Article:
Graphic File Formats
We recommend using Adobe Photoshop to crop and size photographic elements and Adobe Illustrator to prepare and assemble final figures for publication.
EPS and TIFF are the industry-standard file formats required for publication. Avoid, when possible, using MS PowerPoint to prepare your figures. JPEG, GIF, PNG, Excel, and Word files, etc. are not recommended formats for preparing your figures.
If you are not using an industry-standard graphics application, (e.g. Adobe Illustrator/Photoshop) then PDF is the recommended file format. PDF files must be generated from the original figure at a high-quality setting from the originating application. The PDF file format maintains design integrity to ensure what you send is what is received as it eliminates most instances of software and hardware incompatibility issues between Authors and APS.
Information about these program types, and other imaging software, can be found by clicking on the following links:
Figures should be generated at the size they are to appear in the journal (printed 1:1), when possible. Figures should be sized according to the table below. Please arrange elements and type to leave the least amount of white space. Figure panels should be clearly labeled with boldface uppercase letters (A, B, C, etc.). Figures submitted outside these specifications will be sized at the APS Art Department's discretion.
|No. of Columns
||> 3.5 - 7
||> 8.9 -18
Use Arial, Helvetica, Times or Times New Roman and Symbol only, if possible. This reduces the number of dropped characters / missing symbols. Choose one font and use it consistently throughout figures. Keep font size between 5-14 points.
NOTE: Resolution requirements only apply to pixel-based (raster) images (i.e. TIFF, JPEG). These are most often photographic captures. They do not apply to vector-based images (i.e. EPS, AI, PPT, PDF) UNLESS they also contain raster images.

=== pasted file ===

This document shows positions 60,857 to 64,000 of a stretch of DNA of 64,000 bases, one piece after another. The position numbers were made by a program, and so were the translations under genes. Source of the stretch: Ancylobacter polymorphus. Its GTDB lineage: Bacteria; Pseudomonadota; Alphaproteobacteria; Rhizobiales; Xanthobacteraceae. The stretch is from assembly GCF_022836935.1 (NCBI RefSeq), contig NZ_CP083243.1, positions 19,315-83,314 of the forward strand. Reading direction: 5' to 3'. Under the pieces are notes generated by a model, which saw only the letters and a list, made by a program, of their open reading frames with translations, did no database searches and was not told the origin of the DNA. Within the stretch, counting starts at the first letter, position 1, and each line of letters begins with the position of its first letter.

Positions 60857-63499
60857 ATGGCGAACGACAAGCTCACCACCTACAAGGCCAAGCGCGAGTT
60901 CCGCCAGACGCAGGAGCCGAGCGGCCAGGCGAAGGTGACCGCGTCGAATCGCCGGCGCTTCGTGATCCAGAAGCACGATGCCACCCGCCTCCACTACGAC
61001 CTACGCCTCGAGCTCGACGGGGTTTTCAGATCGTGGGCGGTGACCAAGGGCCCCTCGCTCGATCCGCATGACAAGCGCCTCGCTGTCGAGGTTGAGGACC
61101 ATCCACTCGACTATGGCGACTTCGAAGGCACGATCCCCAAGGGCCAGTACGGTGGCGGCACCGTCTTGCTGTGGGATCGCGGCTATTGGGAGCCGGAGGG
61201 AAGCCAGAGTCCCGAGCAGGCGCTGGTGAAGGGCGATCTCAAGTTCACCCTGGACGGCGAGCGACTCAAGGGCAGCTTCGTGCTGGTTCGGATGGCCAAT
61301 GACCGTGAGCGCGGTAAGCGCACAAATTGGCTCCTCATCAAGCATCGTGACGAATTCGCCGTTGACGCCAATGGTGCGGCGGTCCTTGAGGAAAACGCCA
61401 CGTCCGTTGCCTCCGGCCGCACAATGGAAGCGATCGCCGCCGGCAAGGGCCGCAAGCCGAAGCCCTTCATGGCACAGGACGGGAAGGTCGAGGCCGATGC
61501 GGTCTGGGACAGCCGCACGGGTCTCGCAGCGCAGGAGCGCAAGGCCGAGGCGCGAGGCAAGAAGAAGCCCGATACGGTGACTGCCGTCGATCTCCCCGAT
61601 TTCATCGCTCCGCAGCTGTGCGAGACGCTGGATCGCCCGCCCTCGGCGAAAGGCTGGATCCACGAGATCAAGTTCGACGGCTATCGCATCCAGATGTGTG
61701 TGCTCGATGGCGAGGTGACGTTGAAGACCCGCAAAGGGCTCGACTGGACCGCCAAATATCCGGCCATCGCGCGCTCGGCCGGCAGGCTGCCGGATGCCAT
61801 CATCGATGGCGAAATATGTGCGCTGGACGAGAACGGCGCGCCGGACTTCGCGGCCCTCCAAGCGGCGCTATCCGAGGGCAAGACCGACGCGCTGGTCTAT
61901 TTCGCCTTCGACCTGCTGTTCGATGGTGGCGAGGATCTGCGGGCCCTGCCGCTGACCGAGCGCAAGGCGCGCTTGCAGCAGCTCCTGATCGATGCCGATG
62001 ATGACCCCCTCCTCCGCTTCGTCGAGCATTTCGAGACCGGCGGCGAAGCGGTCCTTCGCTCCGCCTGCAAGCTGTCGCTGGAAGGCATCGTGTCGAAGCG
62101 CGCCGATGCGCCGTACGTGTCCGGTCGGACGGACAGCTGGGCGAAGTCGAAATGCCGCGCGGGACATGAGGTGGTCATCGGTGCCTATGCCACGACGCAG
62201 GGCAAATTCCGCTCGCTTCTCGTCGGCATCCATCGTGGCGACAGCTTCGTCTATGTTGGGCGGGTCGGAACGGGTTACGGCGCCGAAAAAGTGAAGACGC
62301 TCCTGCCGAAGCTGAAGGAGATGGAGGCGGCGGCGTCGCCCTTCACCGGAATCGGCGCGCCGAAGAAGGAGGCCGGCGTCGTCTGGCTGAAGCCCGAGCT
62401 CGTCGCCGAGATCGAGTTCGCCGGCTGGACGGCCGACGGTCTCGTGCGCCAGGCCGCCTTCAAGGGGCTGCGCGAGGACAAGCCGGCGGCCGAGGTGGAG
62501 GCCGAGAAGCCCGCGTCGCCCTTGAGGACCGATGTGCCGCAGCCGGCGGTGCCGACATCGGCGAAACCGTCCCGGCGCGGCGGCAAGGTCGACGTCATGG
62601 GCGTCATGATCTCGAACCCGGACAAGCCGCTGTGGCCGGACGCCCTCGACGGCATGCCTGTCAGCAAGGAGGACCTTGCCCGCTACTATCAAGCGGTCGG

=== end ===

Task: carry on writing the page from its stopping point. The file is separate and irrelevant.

Always prepare photographic elements (raster-based) at print publication-quality resolution.
- Color and grayscale photographs ONLY: 300 dpi
- Color and grayscale photographs with text or line art/graphic elements: 600 dpi
- Line Art: 600 – 1200 dpi
Important: You must not increase the resolution of a raster image once it is set. Attempting to increase the resolution will artificially add "data" and "noise" to the image which will decrease the quality further.
Use of color for data presentation
Color is considered "scientifically necessary" when there is no other way to show the data in the figure. The use of color is not always scientifically necessary when showing graphic representations of data. Please submit in color only if you intend for the figure(s) to be published in color. All color work submitted to APS must be saved as a RGB file (not CMYK). Final decisions regarding the necessity of color use will be made by the Scientific Editor of the individual journal in conjunction with APS Publications.
Color figures are subsidized by APS at a cost to authors of $400 per figure, assuming that color is scientifically warranted and page charges are paid. Scientifically unnecessary color figures are not permitted in the Journals, and in such cases authors will be required to provide a black & white version suitable for print publication.